Republican Sen. Rand Paul of Kentucky has won the support of wealthy libertarians who would like to see him run for president in 2016.
New Jersey libertarian and Americans for Prosperity board member Frayda Levin told The New York Times that helping Paul make it to the White House is one of her "main goals."
"I tell people he's the Republican of the future," Levin said. "He's got both the intellectual heft and the emotional understanding."
The libertarian donors that Paul has courted are quite an eclectic group — a founder of a billion-dollar hedge fund in New York, a contributor to The Review of Austrian Economics, and a Cato Institute board member. And his fundraising operation includes a Silicon Valley venture capitalist.
"We think that is an avenue that is not as well-tapped for pure political campaigns as it could be," Doug Stafford, political adviser to the Kentucky Republican, told the Times.
Such contributors could help build on the donor-base established by Paul's father Rep. Ron Paul of Texas when he ran for president in 2008 and 2012.
"I'm impressed with him," said David Boaz, executive vice president of the Cato Institute. "I wish he was better on the gay marriage issue, and I'm a little concerned with his position on immigration."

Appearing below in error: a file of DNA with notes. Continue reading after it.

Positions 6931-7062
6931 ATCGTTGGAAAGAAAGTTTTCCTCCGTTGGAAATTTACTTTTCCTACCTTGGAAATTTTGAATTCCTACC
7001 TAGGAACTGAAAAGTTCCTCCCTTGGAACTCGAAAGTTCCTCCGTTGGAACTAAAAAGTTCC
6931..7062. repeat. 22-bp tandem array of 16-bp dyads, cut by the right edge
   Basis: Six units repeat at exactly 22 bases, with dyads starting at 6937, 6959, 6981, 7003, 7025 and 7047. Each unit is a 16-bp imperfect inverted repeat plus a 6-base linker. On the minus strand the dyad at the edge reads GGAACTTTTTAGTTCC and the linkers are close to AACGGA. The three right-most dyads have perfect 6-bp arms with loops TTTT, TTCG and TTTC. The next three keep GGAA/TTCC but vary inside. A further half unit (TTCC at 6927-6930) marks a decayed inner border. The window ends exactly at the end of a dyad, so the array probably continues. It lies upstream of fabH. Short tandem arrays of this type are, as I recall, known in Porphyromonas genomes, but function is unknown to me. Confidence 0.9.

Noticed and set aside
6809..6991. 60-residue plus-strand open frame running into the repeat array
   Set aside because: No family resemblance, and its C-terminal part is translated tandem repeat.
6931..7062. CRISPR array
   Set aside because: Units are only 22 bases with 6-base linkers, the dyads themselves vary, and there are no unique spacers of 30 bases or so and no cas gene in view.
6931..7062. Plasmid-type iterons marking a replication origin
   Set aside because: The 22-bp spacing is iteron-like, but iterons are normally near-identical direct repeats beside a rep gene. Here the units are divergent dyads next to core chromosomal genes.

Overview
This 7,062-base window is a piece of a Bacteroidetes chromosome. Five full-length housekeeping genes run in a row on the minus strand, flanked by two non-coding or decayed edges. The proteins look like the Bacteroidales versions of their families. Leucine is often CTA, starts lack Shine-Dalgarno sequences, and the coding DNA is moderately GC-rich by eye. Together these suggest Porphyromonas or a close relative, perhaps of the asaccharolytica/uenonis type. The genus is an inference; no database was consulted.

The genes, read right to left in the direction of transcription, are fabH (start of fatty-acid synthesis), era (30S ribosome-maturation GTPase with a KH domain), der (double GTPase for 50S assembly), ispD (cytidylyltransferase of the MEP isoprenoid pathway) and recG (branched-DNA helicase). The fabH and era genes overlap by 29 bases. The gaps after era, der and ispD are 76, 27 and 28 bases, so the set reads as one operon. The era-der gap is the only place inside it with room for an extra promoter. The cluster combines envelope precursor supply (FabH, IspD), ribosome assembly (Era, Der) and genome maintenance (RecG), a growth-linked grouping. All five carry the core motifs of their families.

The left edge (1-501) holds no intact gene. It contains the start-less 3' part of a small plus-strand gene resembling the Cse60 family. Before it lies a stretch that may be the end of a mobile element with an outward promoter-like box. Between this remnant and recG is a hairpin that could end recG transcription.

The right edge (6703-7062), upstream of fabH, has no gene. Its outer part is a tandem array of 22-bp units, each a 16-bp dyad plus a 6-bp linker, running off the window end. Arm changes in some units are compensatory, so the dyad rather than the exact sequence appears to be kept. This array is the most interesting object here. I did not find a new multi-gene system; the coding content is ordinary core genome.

"But I think when you combine his positions on economic issues with his views on foreign interventionism, and the surveillance, you have a much better libertarian profile than I see in any other leading politician," he added.
Paul also is trying to pick up support from about 200 donors who aren't usually part of the traditional Republican money establishment. Many of these donors belong to Freedom Partners, a donor club led by Charles and David Koch — probably the two most influential libertarians in the country.
"His point is to try to show everyone how the party needs to adapt a bit, and some of the things that he wants to do personally to reach out to people who have not traditionally been Republican," Stafford said.
Paul has said that his goal is to broaden the Republican Party and find what issues lawmakers can unite around in spite of their differences, but he said in February that he does not believe Republicans will win again "unless they become a new GOP."
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